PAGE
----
A team of licensed volunteers carried out bird ringing on Bere Marsh Farm in Dorset 12 times between May and August 2023. 

Not only does the information they gather contribute to the understanding of how songbirds are faring nationally, it is also helping our team to plan how to improve the habitats on Bere Marsh Farm in an effort to support breeding birds. 

Their data has been submitted to the British Trust for Ornithology’s Constant Effort Sites (CES) scheme. This national standardised ringing programme enables the monitoring of trends in the abundance, productivity and adult survival rates for 24 species of common songbird. All the bird ringing is done under license from the BTO and within current avian influenza guidance.

Bird ringing trainer Simon Lane reports on the data gathered on Bere Marsh Farm in Dorset this summer:

The third year of the CES project at Bere Marsh Farm was completed successfully with all twelve visits accomplished. After a relatively mild winter, the weather was very wet during the early spring and the breeding season was consequently delayed for many species. The weather was so unsettled on the Iberian Peninsula and Northwest Africa that many summer migrants arrived several weeks later than normal and it is likely that a significant number may have perished before reaching the UK.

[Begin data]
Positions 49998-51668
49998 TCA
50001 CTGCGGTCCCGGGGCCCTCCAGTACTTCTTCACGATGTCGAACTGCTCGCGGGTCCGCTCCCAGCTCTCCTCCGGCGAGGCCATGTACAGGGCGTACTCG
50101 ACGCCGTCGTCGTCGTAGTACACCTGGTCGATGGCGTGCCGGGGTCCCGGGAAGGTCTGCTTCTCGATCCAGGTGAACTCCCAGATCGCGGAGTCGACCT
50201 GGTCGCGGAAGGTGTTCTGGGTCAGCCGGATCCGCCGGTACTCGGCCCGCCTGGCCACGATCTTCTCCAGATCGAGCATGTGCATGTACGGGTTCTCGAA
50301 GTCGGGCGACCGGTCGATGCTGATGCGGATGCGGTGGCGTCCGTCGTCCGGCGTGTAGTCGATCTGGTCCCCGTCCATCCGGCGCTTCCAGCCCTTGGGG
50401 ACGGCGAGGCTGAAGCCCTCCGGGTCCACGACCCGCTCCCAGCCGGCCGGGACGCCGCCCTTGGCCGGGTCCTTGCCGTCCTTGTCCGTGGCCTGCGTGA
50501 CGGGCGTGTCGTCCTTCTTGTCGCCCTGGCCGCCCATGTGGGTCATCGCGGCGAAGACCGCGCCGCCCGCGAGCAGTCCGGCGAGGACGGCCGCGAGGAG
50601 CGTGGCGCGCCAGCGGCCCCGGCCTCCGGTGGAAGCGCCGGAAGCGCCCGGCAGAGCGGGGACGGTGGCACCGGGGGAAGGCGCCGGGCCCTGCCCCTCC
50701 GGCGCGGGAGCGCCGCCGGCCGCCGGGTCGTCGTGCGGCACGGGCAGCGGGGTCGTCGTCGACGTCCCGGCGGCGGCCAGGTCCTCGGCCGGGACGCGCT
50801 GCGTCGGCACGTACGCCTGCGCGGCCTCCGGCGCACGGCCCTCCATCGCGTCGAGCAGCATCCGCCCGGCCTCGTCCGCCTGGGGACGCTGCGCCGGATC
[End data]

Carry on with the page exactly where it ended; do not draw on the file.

The weather conditions were generally favourable during the four months of the CES period, although heavy rain during May resulted in very high water levels in the River Stour. This is likely to have adversely affected early breeding attempts by reed warblers and possibly some other species. 

The excessive temperatures prevalent in 2022 were not repeated in 2023 and the vegetation thrived throughout the summer, with grass still growing vigorously at the end of August.

 Disappointing year for breeding success

The start of the CES project at Bere Marsh Farm, in 2021, coincided with the worst breeding season, across the UK, since the CES scheme started in the mid-1980s. As expected, the number of birds increased in 2022 and it was disappointing that the number present in 2023 was lower than in the first year, as shown in the table below.